Bachi Karkaria's Tales from TJ Road: A case study for why the doughtiest community is one bound by food
Through this fortnightly column, Tales From TJ Road, Bachi Karkaria tells the story of Mumbai's metromorphosis
Read more columns in this series here.
The Goodies Tree of Sewri
In these times of weaponised ‘nationalism’, here’s food for thought. Literally. It stands no chance against the age-old pull of community. Within this lies our strongest bond of all, the bharta, biryani, bissi bille bath, basundi that grandma used to make. Food is a pan-Indian obsession, and we have the pot-bellies to prove it. In a geography where signature dishes change every 50 kilometres, it arouses fierce loyalty and rivalry. It’s the equivalent of an India-Pak cricket match.
Urban living with its multicultural pastiche has elasticised ‘community’, taken it beyond its classical ethnocultural boundaries to include passion cohorts: the aerobics to Zumba fiends, laughter clubs, the Alibag aristocracy ( and arrivistes), trekkies, the commuter train card-players and their sassy/ saas-complaining counterparts in ‘Ladies’. But once again, the doughtiest community is the one bound by food. Even lockdown, which laid low so many others, could not fell it. Instead, it gave rise to Insta armies of amateur chefs.
Which brings me to MyTree, the unique food community of Sewri. Its seed was sown three years before corona spiked our plans, but it branched most profusely in the pandemic. Smita Vyas Kumar, MBA, brained this app-based idea. It offers home-cooked food by and for hyperlocal communities. It began in what were then the only two gated complexes of TJ Road, her own Ashok Gardens, and Dosti Flamingos. Residents uploaded dishes on this closed-circuit platform for neighbours who wanted a break from their own kitchens and khichri.
With its slogan of "Khao Khilao Kamao", it is mutually assured satisfaction. The consumer gets a yummily wholesome, caringly made meal (or snack). For the supplier it is a source of revenue and, more important, empowerment. No longer is Mamma’s ghar ki murghi daal barabar; instead she’s become the buttered-up toast of the neighbourhood. Many like Madhu Chhabria, 71, who harboured ambitions of starting their own home-delivery service but couldn’t manage the time, resources or scale, have found a perfect alternative.
Smita feels as warm as comfort food about this. “MyTree helped uncover so much talent, build up so much confidence in taken-for-granted homemakers. We have chefs who have now become mini celebrities in the neighbourhood for their signature dishes. Their success gives me great pride and satisfaction.”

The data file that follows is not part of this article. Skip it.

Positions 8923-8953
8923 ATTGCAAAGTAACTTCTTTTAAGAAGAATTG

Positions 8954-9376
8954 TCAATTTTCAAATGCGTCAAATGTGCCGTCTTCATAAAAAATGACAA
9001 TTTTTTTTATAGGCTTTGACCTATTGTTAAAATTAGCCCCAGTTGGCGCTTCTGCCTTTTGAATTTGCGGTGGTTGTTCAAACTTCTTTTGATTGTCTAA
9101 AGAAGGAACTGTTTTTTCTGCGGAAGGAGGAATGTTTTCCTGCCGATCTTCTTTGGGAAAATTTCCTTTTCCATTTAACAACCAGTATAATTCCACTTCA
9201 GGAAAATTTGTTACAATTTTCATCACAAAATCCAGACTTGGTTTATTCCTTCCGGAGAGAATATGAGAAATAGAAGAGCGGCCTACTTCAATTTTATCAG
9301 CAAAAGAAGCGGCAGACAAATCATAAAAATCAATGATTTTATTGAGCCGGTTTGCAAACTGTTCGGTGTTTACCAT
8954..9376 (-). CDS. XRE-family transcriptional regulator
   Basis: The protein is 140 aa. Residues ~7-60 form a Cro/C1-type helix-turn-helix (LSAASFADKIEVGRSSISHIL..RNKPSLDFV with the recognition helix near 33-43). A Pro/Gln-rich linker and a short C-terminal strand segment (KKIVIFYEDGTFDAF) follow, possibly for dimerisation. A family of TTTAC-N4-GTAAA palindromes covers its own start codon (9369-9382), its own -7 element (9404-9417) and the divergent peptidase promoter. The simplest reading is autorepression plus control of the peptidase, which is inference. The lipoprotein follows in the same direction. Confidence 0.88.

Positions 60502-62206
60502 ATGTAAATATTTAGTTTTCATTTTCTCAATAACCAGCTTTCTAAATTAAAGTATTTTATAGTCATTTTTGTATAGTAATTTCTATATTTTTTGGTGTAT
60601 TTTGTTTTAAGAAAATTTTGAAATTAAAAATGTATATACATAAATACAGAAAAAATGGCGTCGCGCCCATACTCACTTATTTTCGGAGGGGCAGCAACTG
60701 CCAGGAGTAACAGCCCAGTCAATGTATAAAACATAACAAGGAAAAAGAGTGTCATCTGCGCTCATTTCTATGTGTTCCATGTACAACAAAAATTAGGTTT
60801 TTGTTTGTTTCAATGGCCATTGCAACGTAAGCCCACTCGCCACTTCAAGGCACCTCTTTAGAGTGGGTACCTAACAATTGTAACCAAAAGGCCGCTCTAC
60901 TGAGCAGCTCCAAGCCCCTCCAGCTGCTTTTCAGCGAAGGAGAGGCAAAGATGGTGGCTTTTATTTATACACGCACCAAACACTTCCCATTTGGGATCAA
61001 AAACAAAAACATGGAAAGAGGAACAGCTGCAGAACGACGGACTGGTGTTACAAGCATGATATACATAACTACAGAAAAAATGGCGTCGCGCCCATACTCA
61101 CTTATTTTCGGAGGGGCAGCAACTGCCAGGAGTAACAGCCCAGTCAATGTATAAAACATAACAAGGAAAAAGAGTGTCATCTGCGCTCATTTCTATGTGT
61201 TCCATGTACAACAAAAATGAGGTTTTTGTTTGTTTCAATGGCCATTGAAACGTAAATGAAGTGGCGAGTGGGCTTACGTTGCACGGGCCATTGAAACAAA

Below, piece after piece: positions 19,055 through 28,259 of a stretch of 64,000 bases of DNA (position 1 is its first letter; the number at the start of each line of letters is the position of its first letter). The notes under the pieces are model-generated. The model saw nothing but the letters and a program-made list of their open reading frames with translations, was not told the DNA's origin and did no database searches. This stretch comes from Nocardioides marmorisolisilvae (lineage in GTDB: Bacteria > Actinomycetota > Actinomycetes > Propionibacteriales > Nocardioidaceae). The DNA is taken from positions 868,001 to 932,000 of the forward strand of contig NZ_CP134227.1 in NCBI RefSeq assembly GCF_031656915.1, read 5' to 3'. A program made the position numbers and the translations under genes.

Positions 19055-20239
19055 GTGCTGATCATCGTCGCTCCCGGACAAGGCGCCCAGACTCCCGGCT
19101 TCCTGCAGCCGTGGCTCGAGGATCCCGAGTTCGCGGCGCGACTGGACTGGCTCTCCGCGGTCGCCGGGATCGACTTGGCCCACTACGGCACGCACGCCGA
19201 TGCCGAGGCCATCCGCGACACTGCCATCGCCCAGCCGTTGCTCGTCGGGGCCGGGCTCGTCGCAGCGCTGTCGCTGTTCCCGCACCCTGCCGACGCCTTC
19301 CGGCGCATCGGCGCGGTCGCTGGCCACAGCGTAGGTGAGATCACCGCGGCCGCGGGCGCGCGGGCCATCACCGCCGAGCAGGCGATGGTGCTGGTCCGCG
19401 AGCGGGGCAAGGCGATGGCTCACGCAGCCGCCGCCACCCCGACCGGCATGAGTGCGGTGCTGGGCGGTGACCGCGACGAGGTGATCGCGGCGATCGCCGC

But it was lockdown which really turned MyTree into a ‘kalpa vriksh’. It was the answer to the prayer of households forced to cook and clean without the once-indispensable part-time help — while balancing WFM and cooped-up kids. Word of mouth (what else?) created a huge demand from many communities since it offers food made in limited quantities from a trusted, safe, similar SEC source.
Unstoppable Smita set up eight new branches across Mumbai during these no-go months, in addition to managing the existing clutch which had grown to four. “It was tough because I had to do it totally online without physically meeting a single chef.” Four more hyperlocal branches will be launched in December.
There were also logistical hurdles. Take the original MyTree: In the first strictured months, food could not be exchanged between the member communities of TJ Road. Vegetables were also difficult to procure. Yet, the chefs rose valiantly to the occasion, rescuing many a family with simple, home cooked meals. Including the basic bane of every woman: chapatis. Every day, they rolled off hundreds of hot rotis, theplas and parathas. Not forgetting to appease the kiddie cravings for pizzas, pani-puri and pancakes.
Smita is especially pleased about MyTree’s special outreach during lockdown. To senior citizens living alone without help who were provided suitable dishes taking care of dietary demands and preferences. To COVID-stricken families, planning and supplying nutritious meals to help nurse them back to health. And, not least to the security staff who stayed on the premises over those long months; those at Ashok Garden, with its larger number of ‘chefs’, were served four meals a day including a sweet.
When rules relaxed somewhat, MyTree began buzzing between Ashok Gardens and Dosti Flamingos. Residents now have an embarrassment of riches, from evening samosas to khow suey for dinner. The chefs/customers of these two large complexes walk across to the gates to deliver/ pick up orders and savour the much-needed conversation that sustains spirits in these troubling times. Smita smiles: “Many new relationships grew from MyTree. Hopefully they will continue.”
The bonding power of food has flowered on MyTree, individual need has fruited into neighbourly supply. Both parties khush. It vindicates the platform’s name, a play on the word ‘maitri’, friendship.
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